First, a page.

Since April 2023, when she was still head of the government of Mexico City, Sheinbaum participated in a “nearshoring” forum, of the discussion “The City and Transformation”, where she stated that foreign investment must translate into decent jobs and fair wages. She stressed the need for these investments to benefit the population, particularly young people, to ensure a promising future for the country. Her commitment to social and economic well-being is reflected in her support for progressive labor policies, such as raising the minimum wage and eliminating outsourcing.

A Strong Showing as Mayor, But Many Unknowns

Sheinbaum also enriched Mexico City’s potential as a logistics hub for Latin America, attracting investment from global companies such as Nestlé and Siemens. These investment projects added to the modernization of industrial infrastructure in projects like the city’s Vallejo-I industrial zone and innovation center that highlight the city’s commitment to sustainable economic development.

The future president has assured the public that she will respect the autonomy of the Bank of Mexico and maintain a reasonable balance between debt and GDP, providing economic stability and confidence to investors. In addition, Sheinbaum has promised to continue with the energy transition, promoting renewable energy and energy efficiency, which will contribute to environmental sustainability and reduce energy costs for businesses and households.

Sheinbaum's commitment to nearshoring and company relocation, together with good working conditions, rights and housing for workers, has been also present in her speech as part of a “comprehensive approach to economic development.” Her administration seems to prioritize strengthening the industrial parks in the Southeast region on Mexico and developing new so-called “wellness poles” (industrial economic regions) throughout the country, making it easier to attract high-quality investments.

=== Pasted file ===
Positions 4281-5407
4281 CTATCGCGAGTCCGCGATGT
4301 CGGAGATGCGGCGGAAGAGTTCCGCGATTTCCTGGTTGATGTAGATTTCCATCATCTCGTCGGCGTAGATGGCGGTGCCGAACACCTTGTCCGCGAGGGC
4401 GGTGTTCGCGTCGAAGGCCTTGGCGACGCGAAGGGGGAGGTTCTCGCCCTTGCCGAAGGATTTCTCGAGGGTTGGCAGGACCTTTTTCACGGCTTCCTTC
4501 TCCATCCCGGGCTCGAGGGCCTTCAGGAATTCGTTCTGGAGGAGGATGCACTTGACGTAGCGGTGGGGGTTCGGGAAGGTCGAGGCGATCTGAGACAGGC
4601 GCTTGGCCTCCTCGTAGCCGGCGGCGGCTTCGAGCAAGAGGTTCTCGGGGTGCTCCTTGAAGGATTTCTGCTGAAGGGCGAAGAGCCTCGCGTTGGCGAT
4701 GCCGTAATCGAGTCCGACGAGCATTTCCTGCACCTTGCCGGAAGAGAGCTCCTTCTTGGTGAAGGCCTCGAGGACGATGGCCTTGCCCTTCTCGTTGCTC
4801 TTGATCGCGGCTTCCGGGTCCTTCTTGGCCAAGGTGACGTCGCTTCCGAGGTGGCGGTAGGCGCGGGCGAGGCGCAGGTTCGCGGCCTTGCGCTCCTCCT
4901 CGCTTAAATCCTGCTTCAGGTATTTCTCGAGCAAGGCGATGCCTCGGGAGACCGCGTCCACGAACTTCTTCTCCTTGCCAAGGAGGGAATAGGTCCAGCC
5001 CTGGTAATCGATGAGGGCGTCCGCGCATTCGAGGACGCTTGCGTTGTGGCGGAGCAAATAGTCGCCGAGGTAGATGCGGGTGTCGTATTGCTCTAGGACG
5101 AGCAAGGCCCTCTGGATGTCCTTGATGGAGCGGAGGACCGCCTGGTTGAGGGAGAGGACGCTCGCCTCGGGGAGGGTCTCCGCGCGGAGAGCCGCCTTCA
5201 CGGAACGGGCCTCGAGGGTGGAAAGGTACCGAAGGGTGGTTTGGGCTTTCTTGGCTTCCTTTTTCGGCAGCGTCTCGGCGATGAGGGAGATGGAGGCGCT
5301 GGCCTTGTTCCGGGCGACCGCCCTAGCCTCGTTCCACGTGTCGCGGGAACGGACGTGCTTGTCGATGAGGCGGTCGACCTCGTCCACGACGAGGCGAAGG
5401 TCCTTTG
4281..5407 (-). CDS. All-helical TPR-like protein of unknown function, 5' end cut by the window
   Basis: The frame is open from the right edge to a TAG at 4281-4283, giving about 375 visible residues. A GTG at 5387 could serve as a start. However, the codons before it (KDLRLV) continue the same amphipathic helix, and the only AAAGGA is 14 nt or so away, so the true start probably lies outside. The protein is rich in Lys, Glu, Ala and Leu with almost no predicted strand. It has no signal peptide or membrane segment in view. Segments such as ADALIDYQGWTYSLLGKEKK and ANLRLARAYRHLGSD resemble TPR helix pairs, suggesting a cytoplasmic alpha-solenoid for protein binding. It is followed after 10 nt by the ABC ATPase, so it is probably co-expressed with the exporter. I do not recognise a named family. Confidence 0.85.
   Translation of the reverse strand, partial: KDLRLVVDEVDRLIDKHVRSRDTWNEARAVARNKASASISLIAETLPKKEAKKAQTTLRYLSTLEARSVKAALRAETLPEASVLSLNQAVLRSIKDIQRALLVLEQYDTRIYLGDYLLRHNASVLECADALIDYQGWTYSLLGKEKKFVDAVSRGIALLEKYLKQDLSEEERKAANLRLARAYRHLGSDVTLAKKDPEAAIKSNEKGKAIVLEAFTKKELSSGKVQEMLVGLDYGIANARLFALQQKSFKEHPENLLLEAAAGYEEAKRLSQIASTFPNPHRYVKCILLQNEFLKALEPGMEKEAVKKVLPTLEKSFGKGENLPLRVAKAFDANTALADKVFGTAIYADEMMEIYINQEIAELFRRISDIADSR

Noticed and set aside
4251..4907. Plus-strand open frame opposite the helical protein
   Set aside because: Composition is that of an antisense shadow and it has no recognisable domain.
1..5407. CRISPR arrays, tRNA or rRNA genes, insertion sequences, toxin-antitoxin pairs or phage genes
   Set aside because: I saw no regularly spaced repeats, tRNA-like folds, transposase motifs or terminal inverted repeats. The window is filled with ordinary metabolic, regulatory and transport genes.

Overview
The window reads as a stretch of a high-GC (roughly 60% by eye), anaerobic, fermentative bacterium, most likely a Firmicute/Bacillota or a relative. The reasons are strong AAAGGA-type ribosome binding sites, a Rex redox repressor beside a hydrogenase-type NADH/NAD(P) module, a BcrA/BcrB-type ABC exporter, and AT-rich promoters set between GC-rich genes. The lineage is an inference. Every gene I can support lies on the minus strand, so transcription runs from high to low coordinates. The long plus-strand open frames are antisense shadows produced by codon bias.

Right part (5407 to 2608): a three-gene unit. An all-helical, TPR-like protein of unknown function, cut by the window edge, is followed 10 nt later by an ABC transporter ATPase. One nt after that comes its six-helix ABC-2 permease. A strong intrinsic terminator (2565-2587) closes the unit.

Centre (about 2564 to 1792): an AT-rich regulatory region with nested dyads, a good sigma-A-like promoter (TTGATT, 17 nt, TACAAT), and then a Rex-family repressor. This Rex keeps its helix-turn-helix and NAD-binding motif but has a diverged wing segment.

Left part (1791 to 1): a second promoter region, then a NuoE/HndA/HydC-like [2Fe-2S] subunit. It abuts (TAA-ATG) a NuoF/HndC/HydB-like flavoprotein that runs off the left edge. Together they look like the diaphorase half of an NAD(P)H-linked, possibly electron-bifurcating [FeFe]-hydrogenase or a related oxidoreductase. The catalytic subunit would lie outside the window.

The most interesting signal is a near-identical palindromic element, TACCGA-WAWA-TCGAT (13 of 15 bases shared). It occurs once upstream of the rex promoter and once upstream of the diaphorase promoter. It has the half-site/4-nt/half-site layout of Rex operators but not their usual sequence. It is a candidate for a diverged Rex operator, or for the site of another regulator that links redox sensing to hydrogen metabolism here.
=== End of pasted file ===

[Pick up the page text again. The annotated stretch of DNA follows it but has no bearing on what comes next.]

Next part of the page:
Sheinbaum also mentioned her intention to strengthen the sustainable-energy plan for the state of Sonora and establish a unique plan for the port city of Campeche that focuses on agricultural production and infrastructure development, reflecting an inclusive and regionally balanced economic development vision.

It seems that Sheinbaum could build on AMLO's positive results in the manufacturing sector, having achieved sustained growth despite the challenges and turbulences caused by the ideological clashes and political confrontations that have polarized the country. 

It's heartening for businesses that she plans to build on the growth of the previous administration. But there are still many unknowns, such as maintaining the stability of the economy, ensuring investor confidence, solving the challenges of production and distribution of clean energy, facing the problem of water stress in the region, and solving the current security problem that afflicts logistics in the country. Investors' eyes will be watching those items closely. For now, manufacturing development does not warn of significant changes, at least in the short- and medium-term.

About the Author

David Luna

David Luna is a journalist based in Querétaro, Mexico. He has specialized in manufacturing, innovation and digitalization for more than 25 years. He is dedicated to translating the language of industrial operations and processes into the world of business and everyday life.